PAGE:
Sean Quinn given three weeks to co-operate with IBRC
The bankrupt former billionaire, Sean Quinn, has been given three weeks to co-operate with the state-owned bank that is seeking control of his assets.
Mr Quinn, his son Sean and nephew Peter Darragh Quinn were found on Tuesday to be in contempt of court.
The High Court in Dublin ordered them to reverse the movement of assets out of the former Anglo Irish Bank's reach.
The judge will look again on 20 July at their co-operation with the Irish Bank Resolution Corporation (IBRC).'Great wrong'
At the High Court in Dublin on Friday, Ms Justice Elizabeth Dunne warned she would "not stand idly by" while court orders were breached.
The judge made it clear that the men could still face jail if they do not obey a range of court orders.
She said it was disappointing that, even at this stage, there had been no acknowledgement from the Quinns of the "great wrong they had done".
The judge made a number of orders which must be complied with by 20 July, including:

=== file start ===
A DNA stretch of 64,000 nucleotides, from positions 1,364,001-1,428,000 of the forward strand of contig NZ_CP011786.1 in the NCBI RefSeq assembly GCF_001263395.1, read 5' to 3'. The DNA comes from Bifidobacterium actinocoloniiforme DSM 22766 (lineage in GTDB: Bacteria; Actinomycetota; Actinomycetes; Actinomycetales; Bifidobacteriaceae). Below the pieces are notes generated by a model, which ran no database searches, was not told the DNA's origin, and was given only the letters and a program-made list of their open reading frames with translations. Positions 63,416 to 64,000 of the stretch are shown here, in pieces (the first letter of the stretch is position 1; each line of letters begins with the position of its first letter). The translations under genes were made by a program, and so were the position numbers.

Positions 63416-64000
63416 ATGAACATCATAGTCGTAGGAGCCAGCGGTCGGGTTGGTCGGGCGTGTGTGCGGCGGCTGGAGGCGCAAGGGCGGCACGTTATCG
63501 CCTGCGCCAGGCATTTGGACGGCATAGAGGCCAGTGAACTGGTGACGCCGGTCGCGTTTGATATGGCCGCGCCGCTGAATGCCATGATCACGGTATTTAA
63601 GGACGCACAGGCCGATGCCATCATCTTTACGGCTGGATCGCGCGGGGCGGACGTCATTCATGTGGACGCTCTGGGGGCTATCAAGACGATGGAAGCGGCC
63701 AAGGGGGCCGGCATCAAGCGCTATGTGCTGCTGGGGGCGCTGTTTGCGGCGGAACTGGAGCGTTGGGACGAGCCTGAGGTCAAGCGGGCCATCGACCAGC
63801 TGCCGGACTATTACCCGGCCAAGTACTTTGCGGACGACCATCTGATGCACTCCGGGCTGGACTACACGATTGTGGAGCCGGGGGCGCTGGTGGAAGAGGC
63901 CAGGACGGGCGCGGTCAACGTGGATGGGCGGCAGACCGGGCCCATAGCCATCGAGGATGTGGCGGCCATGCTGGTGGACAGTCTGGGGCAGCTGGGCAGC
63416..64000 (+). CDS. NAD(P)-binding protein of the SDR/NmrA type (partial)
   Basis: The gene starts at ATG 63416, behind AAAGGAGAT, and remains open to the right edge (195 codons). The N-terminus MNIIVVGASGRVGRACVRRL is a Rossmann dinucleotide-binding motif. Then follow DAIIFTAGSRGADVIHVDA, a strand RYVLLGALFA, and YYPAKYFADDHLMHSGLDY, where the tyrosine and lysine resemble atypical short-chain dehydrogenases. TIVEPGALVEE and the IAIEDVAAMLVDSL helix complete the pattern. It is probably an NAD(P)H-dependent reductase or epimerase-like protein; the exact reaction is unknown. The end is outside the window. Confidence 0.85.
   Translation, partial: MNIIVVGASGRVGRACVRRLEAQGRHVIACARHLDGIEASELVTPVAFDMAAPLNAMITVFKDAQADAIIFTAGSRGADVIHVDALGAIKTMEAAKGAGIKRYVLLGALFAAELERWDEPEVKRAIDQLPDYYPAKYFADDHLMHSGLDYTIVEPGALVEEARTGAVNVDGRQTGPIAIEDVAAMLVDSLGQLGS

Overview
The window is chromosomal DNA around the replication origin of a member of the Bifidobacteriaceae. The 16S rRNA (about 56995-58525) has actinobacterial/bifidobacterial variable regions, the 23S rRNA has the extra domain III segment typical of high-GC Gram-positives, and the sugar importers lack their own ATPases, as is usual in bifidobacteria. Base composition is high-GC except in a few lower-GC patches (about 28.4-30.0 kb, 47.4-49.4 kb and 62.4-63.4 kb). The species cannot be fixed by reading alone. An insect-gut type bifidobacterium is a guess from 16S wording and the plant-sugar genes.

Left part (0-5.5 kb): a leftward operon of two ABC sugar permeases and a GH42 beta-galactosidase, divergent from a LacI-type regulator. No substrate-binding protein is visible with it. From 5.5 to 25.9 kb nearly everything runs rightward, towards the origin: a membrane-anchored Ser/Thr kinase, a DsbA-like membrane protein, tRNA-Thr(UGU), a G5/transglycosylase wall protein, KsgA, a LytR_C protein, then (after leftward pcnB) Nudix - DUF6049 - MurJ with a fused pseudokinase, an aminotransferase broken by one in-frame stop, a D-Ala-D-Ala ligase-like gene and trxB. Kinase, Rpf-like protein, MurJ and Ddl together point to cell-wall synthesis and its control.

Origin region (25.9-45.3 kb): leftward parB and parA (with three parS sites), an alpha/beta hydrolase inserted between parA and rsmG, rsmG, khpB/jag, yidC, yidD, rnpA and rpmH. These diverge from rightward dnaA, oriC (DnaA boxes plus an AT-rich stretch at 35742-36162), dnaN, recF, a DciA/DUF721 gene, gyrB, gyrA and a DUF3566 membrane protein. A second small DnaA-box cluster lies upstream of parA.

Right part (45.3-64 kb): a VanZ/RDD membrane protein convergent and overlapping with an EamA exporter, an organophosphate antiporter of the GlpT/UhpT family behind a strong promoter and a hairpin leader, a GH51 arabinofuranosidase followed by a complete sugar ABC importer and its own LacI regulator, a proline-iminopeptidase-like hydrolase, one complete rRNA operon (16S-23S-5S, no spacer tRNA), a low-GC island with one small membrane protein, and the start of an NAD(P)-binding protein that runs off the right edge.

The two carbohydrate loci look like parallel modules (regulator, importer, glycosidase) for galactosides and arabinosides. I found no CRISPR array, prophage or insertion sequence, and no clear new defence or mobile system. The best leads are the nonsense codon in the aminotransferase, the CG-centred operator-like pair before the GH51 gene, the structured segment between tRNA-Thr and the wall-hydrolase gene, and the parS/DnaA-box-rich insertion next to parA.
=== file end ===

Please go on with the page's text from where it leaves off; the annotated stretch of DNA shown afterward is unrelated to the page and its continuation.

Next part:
- Full disclosure of all assets worldwide in which the three hold an interest;
- A receiver be appointed over all assets, except for family homes and joint accounts;
- The men must resign from the board of directors or from any managerial role in any company or body within the International Property Group (IPG).
Lawyer for the IBRC, Paul Gallagher, said although the bank's primary concern was the recovery of the international property portfolio, in the interests of the proper administration of justice, it may be necessary for the court to "take punitive action" and jail the mem.
Mr Gallagher said it was extraordinary that there had been no apology from the Quinns and no acknowledgement of the scale of the contempt.
He said they had come to court with no proposals to remedy the situation.
The lawyer added that the bank had still no information about what the whereabouts of some $35m annual rental income from IPG properties.
The Quinns' lawyer, Bill Shipsey, said the orders being sought by the bank were "draconian" and went "way beyond" the court's original findings of contempt.
He sought additional time to deal with the issues, but Ms Justice Dunne said she was anxious that this be dealt with as a "matter of urgency" and to "make sure nothing happens which shouldn't happen" to rectify the breaches she had found.
The men have until 20 July to comply when the case returns to the High Court.